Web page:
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TAX LAWS ARE STRICTLY OR NARROWLY INTERPRETED

Dictum

Tax laws are strictly or narrowly interpreted from the bare words used in the enactment. There is no presumption or equity about a tax – See Ahmadu and Anor. v. The Governor of Kogi State and Ors. (2002) 3 NWLR (Pt. 755) 502 at 522 thus – “In a taxing legislation, one has to look merely at what is clearly said. There is no room for any intendment. There is no equity about a tax. There is no presumption about a tax. Nothing is to be read in and nothing is to be implied, one can only look fairly at the language used. But the strictness of interpretation may not always enure to the subject’s benefit, for “if the person sought to be taxed comes within the letter of the law, he must be taxed, however great the hardship may appear to the judicial mind” – Per Lord Cairns- in Partington v. Attorney-General (1869) L.R. 4 H.L. 100 at P. 122. See Maxwell on the Interpretation of Statutes 12th Edition by P. St J, Langan at p.256.” See also Okupe v. Federal Board of Inland Revenue (1974) 4 S.C. 93, Aderawos Trading Co. Ltd. v. F.B.I.R. (1966) L.L.R. 195 at 200 or (1966) 2 ALR (Commercial) 219, Ormond Investment Co. v. Betts (1928) A.C. 143.

– J.S. Ikyegh, JCA. Nigerian Breweries v Oyo BIR (2012) – CA/I/M.25/2007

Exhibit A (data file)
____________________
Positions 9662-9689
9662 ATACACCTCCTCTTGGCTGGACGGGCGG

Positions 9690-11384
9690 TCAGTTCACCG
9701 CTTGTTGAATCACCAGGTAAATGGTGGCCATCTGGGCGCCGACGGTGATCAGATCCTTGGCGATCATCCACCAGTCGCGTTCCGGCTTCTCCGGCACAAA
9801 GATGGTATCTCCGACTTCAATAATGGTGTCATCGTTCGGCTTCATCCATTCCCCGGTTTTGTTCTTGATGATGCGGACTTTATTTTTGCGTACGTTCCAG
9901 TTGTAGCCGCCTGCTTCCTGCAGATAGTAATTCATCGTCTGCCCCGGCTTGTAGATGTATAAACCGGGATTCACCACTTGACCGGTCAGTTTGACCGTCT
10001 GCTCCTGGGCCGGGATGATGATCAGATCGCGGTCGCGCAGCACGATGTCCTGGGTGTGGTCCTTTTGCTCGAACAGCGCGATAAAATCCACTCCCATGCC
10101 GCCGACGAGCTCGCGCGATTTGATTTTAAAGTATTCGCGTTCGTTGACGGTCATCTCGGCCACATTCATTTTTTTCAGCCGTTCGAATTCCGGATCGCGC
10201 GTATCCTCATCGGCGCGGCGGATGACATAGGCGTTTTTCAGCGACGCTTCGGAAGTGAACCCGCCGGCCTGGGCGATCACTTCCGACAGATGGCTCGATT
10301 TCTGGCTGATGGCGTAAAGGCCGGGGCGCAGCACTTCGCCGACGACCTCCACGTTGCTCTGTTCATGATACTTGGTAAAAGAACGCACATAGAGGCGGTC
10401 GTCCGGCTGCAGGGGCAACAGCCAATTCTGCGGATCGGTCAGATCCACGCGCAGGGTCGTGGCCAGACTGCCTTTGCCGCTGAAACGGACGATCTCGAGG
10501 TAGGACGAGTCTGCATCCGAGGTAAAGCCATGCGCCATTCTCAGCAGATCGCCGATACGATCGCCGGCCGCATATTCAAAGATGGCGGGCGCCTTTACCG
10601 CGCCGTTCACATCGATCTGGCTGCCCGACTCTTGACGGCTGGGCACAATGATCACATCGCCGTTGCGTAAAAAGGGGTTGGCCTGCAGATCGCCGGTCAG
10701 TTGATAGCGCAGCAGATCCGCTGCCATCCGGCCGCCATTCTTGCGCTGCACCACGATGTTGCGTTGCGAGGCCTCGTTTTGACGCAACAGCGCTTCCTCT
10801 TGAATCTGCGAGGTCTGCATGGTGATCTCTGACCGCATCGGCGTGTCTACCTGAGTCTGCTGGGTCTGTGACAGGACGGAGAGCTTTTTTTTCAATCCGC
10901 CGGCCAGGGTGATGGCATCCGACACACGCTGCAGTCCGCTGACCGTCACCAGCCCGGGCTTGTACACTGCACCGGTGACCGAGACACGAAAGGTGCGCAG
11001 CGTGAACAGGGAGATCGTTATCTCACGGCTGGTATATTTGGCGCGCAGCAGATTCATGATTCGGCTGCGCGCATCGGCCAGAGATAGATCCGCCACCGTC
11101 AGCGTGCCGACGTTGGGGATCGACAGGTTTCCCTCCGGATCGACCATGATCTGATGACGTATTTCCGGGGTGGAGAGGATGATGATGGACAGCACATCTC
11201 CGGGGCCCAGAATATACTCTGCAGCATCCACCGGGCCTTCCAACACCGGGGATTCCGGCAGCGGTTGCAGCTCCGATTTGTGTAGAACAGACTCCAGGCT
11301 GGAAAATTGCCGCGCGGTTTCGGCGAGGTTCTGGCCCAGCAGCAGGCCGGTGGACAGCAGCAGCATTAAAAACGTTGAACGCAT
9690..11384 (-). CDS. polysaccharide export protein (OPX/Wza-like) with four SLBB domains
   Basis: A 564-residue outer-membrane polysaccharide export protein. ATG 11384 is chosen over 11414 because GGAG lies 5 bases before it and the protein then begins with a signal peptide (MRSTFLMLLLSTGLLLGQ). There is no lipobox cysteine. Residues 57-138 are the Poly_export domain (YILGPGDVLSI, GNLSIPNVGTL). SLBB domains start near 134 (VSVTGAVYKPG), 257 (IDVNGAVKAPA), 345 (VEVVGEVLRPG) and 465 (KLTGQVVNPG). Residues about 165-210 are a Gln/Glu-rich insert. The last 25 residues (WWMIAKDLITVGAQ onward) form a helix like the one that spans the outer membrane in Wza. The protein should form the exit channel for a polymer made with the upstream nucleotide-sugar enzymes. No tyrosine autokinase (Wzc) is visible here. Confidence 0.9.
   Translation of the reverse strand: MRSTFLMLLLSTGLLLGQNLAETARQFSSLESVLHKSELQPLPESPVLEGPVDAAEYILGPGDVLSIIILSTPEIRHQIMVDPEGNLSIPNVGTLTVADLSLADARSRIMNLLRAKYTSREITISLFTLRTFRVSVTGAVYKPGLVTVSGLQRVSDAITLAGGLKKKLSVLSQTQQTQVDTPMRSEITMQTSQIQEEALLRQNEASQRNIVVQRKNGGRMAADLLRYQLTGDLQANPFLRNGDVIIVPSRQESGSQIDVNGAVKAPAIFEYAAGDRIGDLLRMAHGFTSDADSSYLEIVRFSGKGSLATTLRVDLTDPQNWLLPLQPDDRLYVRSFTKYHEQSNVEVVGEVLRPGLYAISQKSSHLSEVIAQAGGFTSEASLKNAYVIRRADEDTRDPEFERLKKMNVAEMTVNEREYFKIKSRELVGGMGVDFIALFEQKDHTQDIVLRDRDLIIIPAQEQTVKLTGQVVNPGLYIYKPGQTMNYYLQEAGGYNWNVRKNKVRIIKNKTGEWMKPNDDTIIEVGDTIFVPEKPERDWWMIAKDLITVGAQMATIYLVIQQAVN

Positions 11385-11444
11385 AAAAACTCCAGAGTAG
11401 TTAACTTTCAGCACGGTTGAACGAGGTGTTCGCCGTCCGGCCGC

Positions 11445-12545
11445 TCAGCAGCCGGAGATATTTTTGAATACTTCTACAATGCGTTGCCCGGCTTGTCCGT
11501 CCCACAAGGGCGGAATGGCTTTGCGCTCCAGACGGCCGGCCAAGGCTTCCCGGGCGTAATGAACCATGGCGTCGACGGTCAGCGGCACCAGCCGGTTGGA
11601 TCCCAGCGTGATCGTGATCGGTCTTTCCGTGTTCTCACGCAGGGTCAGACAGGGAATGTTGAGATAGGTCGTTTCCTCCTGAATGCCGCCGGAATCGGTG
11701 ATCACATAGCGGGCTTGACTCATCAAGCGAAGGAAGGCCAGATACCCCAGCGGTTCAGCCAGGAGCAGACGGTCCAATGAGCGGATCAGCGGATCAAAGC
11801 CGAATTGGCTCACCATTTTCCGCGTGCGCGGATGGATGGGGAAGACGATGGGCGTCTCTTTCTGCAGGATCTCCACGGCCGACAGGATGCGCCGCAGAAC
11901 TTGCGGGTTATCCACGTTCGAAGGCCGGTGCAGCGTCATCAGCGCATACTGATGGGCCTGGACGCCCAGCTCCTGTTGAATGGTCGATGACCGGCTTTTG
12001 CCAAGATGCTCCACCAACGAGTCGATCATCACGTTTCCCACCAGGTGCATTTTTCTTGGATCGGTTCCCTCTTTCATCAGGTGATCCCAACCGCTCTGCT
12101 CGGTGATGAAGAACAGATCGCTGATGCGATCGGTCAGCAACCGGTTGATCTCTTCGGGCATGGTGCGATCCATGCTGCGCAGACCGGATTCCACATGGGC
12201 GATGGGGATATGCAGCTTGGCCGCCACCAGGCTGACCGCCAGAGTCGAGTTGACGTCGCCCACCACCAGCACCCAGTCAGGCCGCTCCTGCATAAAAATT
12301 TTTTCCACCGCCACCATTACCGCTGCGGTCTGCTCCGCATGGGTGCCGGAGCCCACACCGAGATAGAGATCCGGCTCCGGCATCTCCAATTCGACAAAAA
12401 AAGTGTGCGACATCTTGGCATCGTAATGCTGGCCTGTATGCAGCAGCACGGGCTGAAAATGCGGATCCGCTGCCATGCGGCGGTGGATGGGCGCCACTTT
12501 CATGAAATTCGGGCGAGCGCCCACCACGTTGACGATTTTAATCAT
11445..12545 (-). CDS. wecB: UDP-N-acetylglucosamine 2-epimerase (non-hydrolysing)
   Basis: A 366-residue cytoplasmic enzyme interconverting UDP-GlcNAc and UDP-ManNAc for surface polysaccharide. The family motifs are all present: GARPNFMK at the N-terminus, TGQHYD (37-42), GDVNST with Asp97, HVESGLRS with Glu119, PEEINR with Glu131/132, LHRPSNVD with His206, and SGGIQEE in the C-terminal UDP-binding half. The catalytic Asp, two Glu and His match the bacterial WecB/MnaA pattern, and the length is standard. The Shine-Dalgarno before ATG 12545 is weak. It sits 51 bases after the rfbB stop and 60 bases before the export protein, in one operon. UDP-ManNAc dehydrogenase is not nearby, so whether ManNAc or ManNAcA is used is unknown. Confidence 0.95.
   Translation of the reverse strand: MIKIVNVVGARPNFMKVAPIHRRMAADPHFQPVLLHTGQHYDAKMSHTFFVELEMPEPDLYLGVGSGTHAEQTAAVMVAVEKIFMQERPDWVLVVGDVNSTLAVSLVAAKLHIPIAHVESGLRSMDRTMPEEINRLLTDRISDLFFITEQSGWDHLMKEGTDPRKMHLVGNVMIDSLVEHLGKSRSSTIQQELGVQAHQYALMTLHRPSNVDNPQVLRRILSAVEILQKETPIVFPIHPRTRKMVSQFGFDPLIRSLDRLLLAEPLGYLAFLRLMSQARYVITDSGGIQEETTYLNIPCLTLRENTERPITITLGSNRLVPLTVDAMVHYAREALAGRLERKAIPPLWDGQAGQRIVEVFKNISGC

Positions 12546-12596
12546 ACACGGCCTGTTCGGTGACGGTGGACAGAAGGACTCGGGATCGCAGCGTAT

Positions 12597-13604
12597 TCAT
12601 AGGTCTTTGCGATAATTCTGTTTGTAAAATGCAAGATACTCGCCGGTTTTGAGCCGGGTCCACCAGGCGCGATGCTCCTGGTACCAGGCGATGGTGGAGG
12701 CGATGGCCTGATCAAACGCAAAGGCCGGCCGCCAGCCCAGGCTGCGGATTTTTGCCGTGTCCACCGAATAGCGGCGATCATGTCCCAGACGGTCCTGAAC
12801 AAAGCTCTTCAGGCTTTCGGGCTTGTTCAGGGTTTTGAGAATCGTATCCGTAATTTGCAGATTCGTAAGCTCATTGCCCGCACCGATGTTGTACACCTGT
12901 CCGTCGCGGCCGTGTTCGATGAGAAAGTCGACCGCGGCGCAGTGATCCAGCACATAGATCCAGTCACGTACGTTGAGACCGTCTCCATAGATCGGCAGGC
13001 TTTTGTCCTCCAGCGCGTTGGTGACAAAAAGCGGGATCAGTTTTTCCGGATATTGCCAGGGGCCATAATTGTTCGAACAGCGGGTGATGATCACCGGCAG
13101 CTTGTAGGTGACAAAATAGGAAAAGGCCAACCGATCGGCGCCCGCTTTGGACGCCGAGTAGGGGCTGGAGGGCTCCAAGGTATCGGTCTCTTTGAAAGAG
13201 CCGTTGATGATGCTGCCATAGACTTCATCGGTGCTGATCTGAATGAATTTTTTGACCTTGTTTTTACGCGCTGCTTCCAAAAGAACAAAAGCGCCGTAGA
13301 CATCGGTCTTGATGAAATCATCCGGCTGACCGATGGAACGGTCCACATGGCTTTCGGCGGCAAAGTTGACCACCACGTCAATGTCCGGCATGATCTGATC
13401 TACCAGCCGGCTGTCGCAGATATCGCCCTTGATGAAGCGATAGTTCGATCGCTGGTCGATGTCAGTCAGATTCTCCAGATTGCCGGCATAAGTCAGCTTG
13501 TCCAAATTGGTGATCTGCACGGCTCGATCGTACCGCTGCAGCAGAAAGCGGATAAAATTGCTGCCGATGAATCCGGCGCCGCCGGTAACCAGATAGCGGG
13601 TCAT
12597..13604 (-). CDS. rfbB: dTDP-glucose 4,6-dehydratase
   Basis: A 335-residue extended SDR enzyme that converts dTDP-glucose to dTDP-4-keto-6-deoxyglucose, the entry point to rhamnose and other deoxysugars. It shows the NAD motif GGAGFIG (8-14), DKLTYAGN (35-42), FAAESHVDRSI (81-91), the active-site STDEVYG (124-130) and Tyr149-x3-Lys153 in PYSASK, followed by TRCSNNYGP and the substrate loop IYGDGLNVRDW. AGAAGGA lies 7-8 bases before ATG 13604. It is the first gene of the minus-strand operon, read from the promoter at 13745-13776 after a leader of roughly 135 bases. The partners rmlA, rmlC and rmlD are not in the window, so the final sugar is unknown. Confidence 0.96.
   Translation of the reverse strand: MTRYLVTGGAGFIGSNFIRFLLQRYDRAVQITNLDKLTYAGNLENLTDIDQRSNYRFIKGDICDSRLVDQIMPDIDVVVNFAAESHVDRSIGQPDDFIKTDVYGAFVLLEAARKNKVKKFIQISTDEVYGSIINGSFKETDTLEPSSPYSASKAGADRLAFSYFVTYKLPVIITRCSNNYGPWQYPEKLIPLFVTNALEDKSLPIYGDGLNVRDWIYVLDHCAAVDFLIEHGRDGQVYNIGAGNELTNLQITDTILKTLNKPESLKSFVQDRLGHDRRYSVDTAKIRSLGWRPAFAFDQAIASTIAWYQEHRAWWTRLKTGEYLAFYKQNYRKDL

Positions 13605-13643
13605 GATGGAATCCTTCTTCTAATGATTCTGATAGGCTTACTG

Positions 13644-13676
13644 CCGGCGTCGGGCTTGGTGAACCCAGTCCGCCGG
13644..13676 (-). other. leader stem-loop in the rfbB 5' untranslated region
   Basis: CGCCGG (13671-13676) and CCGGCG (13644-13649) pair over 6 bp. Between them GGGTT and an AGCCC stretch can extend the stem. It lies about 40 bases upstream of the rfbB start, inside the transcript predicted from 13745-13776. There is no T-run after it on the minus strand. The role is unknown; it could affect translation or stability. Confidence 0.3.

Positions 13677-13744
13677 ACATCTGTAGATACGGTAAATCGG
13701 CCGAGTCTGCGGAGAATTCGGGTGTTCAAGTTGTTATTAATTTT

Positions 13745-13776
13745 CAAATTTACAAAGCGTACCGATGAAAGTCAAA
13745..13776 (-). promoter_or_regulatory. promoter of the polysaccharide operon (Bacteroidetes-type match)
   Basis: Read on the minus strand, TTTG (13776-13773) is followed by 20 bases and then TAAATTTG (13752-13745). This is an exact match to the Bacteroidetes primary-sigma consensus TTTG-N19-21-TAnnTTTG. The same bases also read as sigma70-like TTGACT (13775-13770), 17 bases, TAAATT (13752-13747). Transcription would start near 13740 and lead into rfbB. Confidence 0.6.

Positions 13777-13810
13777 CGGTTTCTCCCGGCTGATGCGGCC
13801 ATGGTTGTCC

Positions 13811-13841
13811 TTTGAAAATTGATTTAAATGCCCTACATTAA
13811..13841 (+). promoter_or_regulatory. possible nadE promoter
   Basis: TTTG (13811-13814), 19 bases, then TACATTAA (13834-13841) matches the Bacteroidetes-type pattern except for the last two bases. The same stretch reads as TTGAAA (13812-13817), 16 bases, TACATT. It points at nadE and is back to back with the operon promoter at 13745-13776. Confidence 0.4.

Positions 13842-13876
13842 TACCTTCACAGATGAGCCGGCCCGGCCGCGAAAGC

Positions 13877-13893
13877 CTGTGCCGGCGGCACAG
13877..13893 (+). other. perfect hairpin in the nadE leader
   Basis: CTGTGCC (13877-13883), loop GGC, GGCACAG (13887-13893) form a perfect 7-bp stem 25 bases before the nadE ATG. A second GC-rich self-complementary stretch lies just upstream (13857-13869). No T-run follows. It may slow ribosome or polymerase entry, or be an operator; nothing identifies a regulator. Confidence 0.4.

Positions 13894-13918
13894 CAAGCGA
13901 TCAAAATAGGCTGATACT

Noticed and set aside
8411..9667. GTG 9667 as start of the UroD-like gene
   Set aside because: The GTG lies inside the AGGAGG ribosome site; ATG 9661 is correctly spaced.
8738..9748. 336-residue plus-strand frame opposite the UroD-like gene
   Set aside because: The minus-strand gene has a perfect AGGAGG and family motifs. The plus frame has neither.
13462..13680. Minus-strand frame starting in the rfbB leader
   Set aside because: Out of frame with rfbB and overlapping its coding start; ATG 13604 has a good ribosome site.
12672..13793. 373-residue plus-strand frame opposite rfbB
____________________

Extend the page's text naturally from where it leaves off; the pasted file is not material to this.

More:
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DEFINITION OF INCOME FOR THE PURPOSE OF TAX

See Longsdon v. Minister of Pensions and National Insurance (1956) 1 ALL E.R. 83 defining “income” inter-alia as “that which comes in.” While Lord Chetwode v. IRC (1977) 1 ALL E.R. 638 held inter-alia that “income” means gross income as reduced for the purpose of tax assessment by deductions specified in the tax code. Consequently, any contractual transaction in which something of exchangeable worth proceeding from the property, severed from the capital, is drawn by the recipient for separate use or benefit is “income” – See Goodrich v. Edwards 255 U.S. 527 referred to in the authoritative work titled Encyclopedia of Taxation Law and Practice (First Edition) page 138 by Sir T.A. Nwamara, and 7up Bottling Company (supra) on the sugar transaction between the company and third parties which was held to attract WHT liability in that case.

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TAXES FEDERAL GOVERNMENT IS EMPOWERED TO IMPOSE

I have stated the gravamen of the issues of the Appellant. In A.-G., Rivers State v. FIRS (unreported) (supra), this Court examined the provisions of Items 58 and 59 of Part 1 of the 2nd Schedule to the 1999 Constitution (as amended) and held that law has specifically designated the taxes that the Federal Government is empowered to impose and collect to the exclusion of other taxes like Value Added Tax, Withholding Tax, Education Tax, and Technology Tax. Earlier, this Court in Emmanuel Chukwuka Ukala, SAN v. A. – G., Fed. & Anor. (Unreported) (Supra) per Oshomah, J., had given a similar decision. In my candid opinion, these decisions have knocked the bottom off the decision of the TAT. It must be noted that these decisions are by Courts of Coordinate jurisdiction. They express the jurisprudence on the subject to my satisfaction and I am thereby persuaded. I have no reason therefore to make a conflicting decision to them. The Respondent ought to have been guided by the decision in Emmanuel Chukwuka Ukala, SAN v. A. G., Fed. & Anor. (Unreported) (Supra) being that it was decided on 12th December, 2020 long before the TAT gave its decision on 23rd June, 2021 per page 1038 of the Record.